Practice Tip: Challenging “Crimes of Violence” and “Controlled Substance Offenses” under § 4B1.2 — Ideas about Inchoate Offenses

Figuring out how your client’s criminal history impacts their sentencing exposure is often no easy task. This is particularly so when you’re dealing with prior convictions that could be counted as “crimes of violence” or “controlled substance offenses” under the career offender guideline, § 4B1.2. Take a felon-in-possession sentencing, for example, where a single prior “crime of violence” will increase a client’s base offense level from 14 to 20—and potentially add years to his sentence.

That’s why it’s worth looking closely at every supposed “crime of violence” or “controlled substance offense,” and objecting to the characterization of that prior conviction if possible. Challenging priors might help your client now, or it might help later (read on for ideas about how to preserve arguments for appeal). Remember, a district court commits procedural error when it fails to properly calculate the correct Guidelines range. See, e.g., United States v. Lente, 647 F.3d 1021, 1030 (10th Cir. 2011).

Here are some arguments to consider if the prior conviction is for an inchoate offense such as conspiracy, aiding and abetting, or attempt.

THE BASICS

Is the prior conviction a categorical match for the generic offense?

When determining whether a particular conviction constitutes a “crime of violence” or “controlled substance offense” under § 4B1.2, courts apply the categorical approach and “look to the statute under which the defendant was convicted.” United States v Martinez-Cruz, 836 F.3d 1305, 1309 (10th Cir. 2016). That includes determining whether the elements of the generic, contemporary version of the relevant inchoate offense match up with the elements of the prior conviction. In Martinez-Cruz, for example, the Tenth Circuit found that the defendant’s prior conviction for federal conspiracy to possess with intent to distribute was not a “controlled substance offense” because—unlike generic conspiracy—that offense does not require proof of an “overt act.” See 836 F.3d at 1310-11.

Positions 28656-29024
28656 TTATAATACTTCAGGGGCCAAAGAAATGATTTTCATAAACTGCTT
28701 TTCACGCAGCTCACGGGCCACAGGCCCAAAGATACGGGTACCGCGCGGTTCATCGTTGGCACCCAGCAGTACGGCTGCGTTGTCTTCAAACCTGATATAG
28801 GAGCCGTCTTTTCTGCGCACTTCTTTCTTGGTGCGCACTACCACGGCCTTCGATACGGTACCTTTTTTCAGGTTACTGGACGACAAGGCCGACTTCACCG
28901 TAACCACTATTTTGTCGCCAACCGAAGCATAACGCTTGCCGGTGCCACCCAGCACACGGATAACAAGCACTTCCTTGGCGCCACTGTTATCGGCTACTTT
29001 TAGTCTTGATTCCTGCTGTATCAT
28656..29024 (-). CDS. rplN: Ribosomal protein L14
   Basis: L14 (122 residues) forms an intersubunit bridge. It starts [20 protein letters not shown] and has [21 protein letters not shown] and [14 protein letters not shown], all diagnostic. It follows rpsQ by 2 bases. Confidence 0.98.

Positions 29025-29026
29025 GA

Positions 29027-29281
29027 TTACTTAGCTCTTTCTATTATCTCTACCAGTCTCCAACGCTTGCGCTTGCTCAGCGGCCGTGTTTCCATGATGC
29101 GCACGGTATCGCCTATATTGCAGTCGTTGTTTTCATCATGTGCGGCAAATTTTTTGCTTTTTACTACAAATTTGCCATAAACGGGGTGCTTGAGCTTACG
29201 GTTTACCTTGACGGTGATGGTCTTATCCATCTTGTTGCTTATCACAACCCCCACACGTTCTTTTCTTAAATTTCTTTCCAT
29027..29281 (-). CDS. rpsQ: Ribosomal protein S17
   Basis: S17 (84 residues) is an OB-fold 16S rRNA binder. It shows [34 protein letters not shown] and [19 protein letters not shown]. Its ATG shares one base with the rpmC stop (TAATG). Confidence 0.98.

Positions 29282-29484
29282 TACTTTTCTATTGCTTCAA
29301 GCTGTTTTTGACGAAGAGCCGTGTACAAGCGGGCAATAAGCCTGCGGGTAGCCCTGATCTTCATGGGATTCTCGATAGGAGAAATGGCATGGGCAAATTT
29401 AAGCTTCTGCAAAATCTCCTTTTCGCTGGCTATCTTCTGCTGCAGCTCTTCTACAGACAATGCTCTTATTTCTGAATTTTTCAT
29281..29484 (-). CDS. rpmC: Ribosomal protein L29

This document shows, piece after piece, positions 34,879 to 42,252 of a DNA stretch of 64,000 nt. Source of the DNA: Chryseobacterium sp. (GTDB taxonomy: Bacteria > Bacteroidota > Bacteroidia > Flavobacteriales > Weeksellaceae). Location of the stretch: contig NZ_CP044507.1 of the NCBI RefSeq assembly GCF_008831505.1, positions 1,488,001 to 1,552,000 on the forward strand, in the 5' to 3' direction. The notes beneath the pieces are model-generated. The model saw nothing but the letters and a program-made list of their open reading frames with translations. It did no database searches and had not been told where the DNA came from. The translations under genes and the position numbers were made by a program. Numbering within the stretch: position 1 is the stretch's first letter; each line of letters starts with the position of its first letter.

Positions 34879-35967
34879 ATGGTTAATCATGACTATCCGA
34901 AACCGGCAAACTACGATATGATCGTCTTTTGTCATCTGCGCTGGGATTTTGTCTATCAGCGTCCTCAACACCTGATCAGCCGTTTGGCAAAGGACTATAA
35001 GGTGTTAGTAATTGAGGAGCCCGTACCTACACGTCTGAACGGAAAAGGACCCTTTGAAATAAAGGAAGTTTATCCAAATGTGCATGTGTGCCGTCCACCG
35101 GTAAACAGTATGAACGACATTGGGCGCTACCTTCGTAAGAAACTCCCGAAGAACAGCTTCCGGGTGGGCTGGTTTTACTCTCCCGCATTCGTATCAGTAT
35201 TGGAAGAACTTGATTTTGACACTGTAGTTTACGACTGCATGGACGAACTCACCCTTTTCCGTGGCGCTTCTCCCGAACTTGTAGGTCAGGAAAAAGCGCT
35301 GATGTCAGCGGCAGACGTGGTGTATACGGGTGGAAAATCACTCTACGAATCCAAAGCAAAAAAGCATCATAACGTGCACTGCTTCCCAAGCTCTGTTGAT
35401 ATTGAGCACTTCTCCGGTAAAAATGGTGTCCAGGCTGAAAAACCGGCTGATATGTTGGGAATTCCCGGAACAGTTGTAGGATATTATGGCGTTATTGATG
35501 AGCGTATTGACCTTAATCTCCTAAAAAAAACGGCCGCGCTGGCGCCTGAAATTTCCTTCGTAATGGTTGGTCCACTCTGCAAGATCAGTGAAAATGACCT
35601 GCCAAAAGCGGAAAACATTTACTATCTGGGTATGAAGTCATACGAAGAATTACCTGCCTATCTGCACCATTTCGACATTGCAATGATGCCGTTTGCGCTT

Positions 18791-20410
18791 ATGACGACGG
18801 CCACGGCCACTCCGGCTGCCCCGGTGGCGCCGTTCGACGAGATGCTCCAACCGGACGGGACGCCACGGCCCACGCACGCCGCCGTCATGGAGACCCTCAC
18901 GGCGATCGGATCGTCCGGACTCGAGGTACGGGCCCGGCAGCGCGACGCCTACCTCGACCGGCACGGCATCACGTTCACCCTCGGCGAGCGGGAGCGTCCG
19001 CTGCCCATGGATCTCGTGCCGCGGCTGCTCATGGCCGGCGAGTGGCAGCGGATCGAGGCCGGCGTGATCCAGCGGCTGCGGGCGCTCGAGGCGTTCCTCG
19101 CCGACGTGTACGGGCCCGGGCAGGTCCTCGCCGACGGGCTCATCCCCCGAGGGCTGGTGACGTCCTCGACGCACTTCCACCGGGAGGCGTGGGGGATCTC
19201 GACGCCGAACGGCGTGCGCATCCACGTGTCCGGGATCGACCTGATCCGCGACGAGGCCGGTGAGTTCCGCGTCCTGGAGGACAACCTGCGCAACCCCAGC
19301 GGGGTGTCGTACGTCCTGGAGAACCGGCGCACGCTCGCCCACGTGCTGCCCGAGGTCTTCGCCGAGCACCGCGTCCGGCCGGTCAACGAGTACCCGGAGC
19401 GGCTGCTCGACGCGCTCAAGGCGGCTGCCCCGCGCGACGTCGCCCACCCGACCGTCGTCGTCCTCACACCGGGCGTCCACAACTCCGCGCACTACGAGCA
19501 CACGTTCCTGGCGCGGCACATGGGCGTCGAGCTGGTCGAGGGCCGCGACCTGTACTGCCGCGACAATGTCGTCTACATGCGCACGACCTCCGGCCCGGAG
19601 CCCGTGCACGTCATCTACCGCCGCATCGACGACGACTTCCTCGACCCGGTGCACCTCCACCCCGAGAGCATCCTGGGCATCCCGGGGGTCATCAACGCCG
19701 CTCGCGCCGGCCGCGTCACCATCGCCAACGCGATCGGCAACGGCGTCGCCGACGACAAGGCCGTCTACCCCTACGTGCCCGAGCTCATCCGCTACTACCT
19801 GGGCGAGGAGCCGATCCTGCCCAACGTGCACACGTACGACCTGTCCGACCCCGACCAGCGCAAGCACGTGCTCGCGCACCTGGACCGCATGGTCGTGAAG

To conduct this type of analysis, begin by taking a look at the underlying inchoate offense and figuring out what it requires the government to prove, and then compare it to similar offenses in other jurisdictions. In Colorado, for example, conspiracy is “unilateral,” which means it is “committed when the defendant agrees with another person to act in a prohibited manner; the second party can feign agreement.” People v Vecellio, 292 P.3d 1004, 1010 (Colo. Ct. App. 2012). But in other jurisdictions, conspiracy is “bilateral” and requires two co-conspirators to actually agree to commit a crime—you can’t “conspire” with an undercover law enforcement agent who is only pretending to agree. See, e.g., United States v Barboa, 777 F.2d 1420, 1422 (10th Cir. 1985); People v Foster, 457 N.E.2d 405, 415 (Ill. 1983).